The information sought is limited, though, and does not cover property that is not rented but lies outside of Atlantic City. Land that is being developed or farmed, for example, would not need to be reported if no rent was being collected.
Room for improvement?
There were also a few calls for reform.
“South Carolina‘s judicial ethics standards are clearly lacking,” noted The Post and Courier in an editorial. “They should address conflicts that might arise from judges’ investments and financial liabilities, just as those for elected officials should. Adjustments to state requirements should be made as soon as possible.”
Another appeal for more transparent state judiciaries came from Mississippi, a state that has seen the confidence in its system “rocked by judicial bribery scandals.”
A columnist from The Clarion-Ledger in Jackson wrote, “We hope judges will always do the honorable thing and step aside when there is a hint of a possible conflict, but we need to have strong requirements in place to ensure those in the judiciary aren’t unduly influenced by outside interests.”
The online New Mexico Watchdog suggested that the legislature consider addressing a gap in state law that an official said limited New Mexico from posting the state’s disclosures online, as the Center noted in the report.
The gaps in state disclosure requirements are easily correctable, noted an editorial from The Times-Tribune in Scranton, Pa. The piece urged Pennsylvania Chief Justice Ronald D. Castille to “embrace the opportunity, given a long series of scandals that have diminished public confidence in the courts.”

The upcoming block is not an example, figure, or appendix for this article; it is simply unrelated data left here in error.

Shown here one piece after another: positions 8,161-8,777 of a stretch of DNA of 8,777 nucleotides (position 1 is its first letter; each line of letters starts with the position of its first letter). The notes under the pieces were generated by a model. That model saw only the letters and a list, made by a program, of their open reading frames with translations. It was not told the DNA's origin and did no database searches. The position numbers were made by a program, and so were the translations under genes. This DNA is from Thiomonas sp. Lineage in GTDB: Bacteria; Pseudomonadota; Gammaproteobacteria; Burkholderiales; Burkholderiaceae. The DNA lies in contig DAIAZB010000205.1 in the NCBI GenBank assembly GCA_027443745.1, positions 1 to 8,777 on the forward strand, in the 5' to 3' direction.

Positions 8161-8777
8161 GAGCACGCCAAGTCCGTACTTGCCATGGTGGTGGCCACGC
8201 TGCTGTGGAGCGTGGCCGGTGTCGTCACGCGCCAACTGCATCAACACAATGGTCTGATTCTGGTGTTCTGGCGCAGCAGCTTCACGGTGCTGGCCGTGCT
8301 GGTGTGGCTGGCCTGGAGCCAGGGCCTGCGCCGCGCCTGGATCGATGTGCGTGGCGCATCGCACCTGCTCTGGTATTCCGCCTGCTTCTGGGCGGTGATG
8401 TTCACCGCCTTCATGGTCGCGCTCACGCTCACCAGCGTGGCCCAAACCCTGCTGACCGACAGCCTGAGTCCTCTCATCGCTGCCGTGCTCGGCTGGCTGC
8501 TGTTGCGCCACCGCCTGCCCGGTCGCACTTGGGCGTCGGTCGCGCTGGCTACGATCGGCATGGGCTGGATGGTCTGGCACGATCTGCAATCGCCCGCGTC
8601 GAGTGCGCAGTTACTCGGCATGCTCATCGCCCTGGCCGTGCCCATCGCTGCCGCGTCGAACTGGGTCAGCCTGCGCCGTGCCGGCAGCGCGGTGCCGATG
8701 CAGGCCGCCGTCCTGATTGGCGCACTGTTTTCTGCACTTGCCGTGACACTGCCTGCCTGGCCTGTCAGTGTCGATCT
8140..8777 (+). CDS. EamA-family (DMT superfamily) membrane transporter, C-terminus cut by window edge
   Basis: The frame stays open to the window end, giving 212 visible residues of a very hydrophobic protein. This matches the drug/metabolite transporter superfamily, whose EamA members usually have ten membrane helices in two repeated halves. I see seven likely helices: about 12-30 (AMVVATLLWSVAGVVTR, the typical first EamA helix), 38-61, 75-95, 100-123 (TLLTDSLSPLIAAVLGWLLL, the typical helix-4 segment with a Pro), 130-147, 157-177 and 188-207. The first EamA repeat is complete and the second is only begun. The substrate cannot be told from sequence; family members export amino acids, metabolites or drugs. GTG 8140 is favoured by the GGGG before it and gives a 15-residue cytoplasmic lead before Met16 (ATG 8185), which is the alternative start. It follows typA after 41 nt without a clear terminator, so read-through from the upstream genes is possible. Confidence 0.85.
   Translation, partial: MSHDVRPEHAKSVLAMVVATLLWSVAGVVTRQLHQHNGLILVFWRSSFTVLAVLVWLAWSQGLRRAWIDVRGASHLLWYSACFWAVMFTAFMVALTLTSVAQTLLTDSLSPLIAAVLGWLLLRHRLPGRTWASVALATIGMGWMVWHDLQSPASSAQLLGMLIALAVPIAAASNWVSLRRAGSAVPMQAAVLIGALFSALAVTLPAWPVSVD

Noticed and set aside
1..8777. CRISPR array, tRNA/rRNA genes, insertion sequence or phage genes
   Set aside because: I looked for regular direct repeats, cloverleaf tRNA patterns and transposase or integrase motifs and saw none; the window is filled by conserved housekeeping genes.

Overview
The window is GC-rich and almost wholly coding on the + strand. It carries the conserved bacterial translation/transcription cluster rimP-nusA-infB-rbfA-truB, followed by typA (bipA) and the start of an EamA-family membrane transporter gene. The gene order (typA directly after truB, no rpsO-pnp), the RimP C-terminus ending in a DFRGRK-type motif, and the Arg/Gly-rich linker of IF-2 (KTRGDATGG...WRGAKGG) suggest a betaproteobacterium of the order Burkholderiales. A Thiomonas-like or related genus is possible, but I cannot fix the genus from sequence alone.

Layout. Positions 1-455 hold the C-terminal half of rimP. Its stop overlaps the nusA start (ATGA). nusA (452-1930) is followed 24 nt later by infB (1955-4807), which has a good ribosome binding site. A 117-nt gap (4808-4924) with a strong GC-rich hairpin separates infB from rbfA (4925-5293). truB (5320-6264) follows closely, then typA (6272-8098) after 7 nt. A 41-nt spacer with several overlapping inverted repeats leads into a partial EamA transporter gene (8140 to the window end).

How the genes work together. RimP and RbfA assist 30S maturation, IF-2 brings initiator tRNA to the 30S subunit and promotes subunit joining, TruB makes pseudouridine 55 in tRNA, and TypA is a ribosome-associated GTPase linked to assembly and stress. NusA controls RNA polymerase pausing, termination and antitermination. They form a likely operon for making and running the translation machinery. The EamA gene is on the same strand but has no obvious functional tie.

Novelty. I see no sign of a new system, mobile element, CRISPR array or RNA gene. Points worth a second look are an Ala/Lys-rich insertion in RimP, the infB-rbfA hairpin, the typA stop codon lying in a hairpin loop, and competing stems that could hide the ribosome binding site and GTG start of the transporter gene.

The Houston Press asked why states don’t simply adopt the federal rule.
“Besides the necessity of the public trust in the state judicial system — which far more people participate in than the federal court system — there simply cannot be differing sets of rules for players in the judicial system depending on if one is chummy with a judge (most people aren’t),” the paper wrote. “The Texas Legislature and the Texas Ethics Commission are on notice.”
The District of Columbia (15 points) has great disclosure rules. Unfortunately, the public can only see two of the 10 sections on the forms. In a story on NPR affiliate WAMU-FM, a court representative said it’s not the fault of the judges. Congressional statute governs what information the district makes public.
That was a common refrain in a number of states, which note that changes to financial disclosure requirements are left to state legislatures.
An Alabama ethics official made a good point, using an old Center study to refute the new Center study. When grading state legislatures, researchers in 2009 ranked the requirements tops in the nation, said Jim Sumner, director of the Ethics Commission, in the Birmingham News. Justices are required to fill out the same report.